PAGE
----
Initiative for Explosives Detection Highly Concealed Bulk Explosives Detection This focus area emphasizes the detection of explosives or IEDs hidden in vehicles, buildings or various types of containers of highly concealed explosives include the development of enhanced energy sources, improved electronics

  7. EDITORIAL: Focus on Graphene

    NASA Astrophysics Data System (ADS)

    Peres, N. M. R.; Ribeiro, Ricardo M.

    2009-09-01

    Graphene physics is currently one of the most active research areas in condensed matter physics. Countless theoretical and experimental studies have already been performed, targeting electronic, magnetic, thermal, optical, structural and vibrational properties. Also, studies that modify pristine graphene, aiming at finding new physics and possible new applications, have been considered. These include patterning nanoribbons and quantum dots, exposing graphene's surface to different chemical species, studying multilayer systems, and inducing strain and curvature (modifying in this way graphene's electronic properties). This focus issue includes many of the latest developments on graphene research. Focus on Graphene Contents Electronic properties of graphene and graphene nanoribbons with 'pseudo-Rashba' spin-orbit coupling Tobias Stauber and John Schliemann Strained graphene: tight-binding and density functional calculations R M Ribeiro, Vitor M Pereira, N M R Peres, P R Briddon and A H Castro Neto The effect of sublattice symmetry breaking on the electronic properties of doped graphene A Qaiumzadeh and R Asgari Interfaces within graphene nanoribbons J Wurm, M Wimmer, I Adagideli, K Richter and H U Baranger Weak localization and transport gap in graphene antidot lattices J Eroms and D Weiss Electronic properties of graphene antidot lattices J A Fürst, J G Pedersen, C Flindt, N A Mortensen, M Brandbyge, T G Pedersen and A-P Jauho Splitting of critical energies in the n=0 Landau level of graphene Ana L C Pereira Double-gated graphene-based devices S Russo, M F Craciun, M Yamamoto, S Tarucha and A F Morpurgo Pinning and switching of magnetic moments in bilayer graphene Eduardo V Castro, M P López-Sancho and M A H Vozmediano Electronic transport properties of graphene nanoribbons Katsunori Wakabayashi, Yositake Takane, Masayuki Yamamoto and Manfred Sigrist Many-body effects on out-of-plane phonons in graphene J González and E Perfetto Graphene zigzag ribbons, square lattice models and quantum spin chains Mahdi Zarea and Nancy Sandler On the universal ac optical background in graphene V P Gusynin, S G Sharapov and J P Carbotte Heat conduction in graphene: experimental study and theoretical interpretation S Ghosh, D L Nika, E P Pokatilov and A A Balandin Calculation of the Raman G peak intensity in monolayer graphene: role of Ward identities D M Basko Electronic transport in bilayer graphene Mikito Koshino Magnetic Kronig-Penney model for Dirac electrons in single-layer graphene M Ramezani Masir, P Vasilopoulos and F M Peeters Electrical transport in high-quality graphene pnp junctions Jairo Velasco Jr, Gang Liu, Wenzhong Bao and Chun Ning Lau Local density of states and scanning tunneling currents in graphene N M R Peres, Ling Yang and Shan-Wen Tsai Gaps and tails in graphene and graphane B Dóra and K Ziegler Quasi-ferromagnet spintronics in the graphene nanodisc-lead system Motohiko Ezawa Range and correlation effects in edge disordered graphene nanoribbons Alessandro Cresti and Stephan Roche Remarks on the tight-binding model of graphene Cristina Bena and Gilles Montambaux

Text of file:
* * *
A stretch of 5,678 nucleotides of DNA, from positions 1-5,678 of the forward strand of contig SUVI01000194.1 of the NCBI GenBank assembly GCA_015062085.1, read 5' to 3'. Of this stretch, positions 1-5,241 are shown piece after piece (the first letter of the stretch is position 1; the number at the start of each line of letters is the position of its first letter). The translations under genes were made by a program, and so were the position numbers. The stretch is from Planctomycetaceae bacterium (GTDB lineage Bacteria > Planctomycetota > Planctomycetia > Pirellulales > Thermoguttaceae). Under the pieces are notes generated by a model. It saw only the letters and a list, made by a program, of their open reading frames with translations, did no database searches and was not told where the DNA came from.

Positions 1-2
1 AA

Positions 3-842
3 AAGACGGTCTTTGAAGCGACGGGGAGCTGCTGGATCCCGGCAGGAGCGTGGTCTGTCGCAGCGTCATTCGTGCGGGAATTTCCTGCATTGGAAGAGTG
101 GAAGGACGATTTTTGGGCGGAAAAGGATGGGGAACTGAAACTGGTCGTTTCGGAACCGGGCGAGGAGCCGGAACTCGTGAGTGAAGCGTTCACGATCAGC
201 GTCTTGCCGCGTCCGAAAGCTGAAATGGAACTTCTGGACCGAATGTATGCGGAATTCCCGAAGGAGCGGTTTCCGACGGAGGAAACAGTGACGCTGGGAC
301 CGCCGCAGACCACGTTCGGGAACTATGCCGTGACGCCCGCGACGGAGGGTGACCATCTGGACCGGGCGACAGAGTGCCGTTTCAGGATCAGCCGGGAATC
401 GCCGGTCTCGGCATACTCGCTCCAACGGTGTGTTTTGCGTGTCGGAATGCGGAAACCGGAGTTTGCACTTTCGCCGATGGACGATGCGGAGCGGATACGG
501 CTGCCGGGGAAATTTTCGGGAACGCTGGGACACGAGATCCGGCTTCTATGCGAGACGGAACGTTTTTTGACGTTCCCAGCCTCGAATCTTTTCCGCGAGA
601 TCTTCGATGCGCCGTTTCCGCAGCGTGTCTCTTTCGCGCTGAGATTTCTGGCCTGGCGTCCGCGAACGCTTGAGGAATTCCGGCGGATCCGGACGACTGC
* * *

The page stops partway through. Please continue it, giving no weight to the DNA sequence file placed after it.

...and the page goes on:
8. Prostate Focused Ultrasound Therapy.

    PubMed

    Chapelon, Jean-Yves; Rouvière, Olivier; Crouzet, Sébastien; Gelet, Albert

    2016-01-01

    The tremendous progress in engineering and computing power coupled with ultrasound transducer technology and imaging modalities over the past 20 years have encouraged a revival of clinical interest in ultrasound therapy, mainly in High-Intensity Focused Ultrasound (HIFU). So far, the most extensive results from HIFU obtained in urology involve transrectal prostate ablation, which appears to be an effective therapeutic alternative for patients with malignant prostate tumors. Prostate cancer (PCa) is one of the most frequently diagnosed cancers in men. Several treatment options with different therapeutic approaches exist, including HIFU for localized PCa that has been in use for over 15 years. Since the early 2000s, two systems have been marketed for this application, and other devices are currently in clinical trials. HIFU treatment can be used either alone or in combination with (before- or after-) external beam radiotherapy (EBRT) (before or after HIFU) and can be repeated multiple times. HIFU treatment is performed under real-time monitoring with ultrasound or guided by MRI. Two indications are validated today: Primary care treatment and EBRT failure. The results of HIFU for primary care treatment are similar to standard conformal EBRT, even though no randomized comparative studies have been performed and no 10-year follow up data is yet available for HIFU. Salvage HIFU after EBRT failure is increasing with oncological outcomes, similar to those achieved with surgery but with the advantage of fewer adverse effects. HIFU is an evolving technology perfectly adapted for focal treatment. Thus, HIFU focal therapy is another pathway that must be explored when considering the accuracy and reliability for PCa mapping techniques. HIFU would be particularly suited for such a therapy since it is clear that HIFU outcomes and toxicity are relative to the volume of prostate treated. PMID:26486330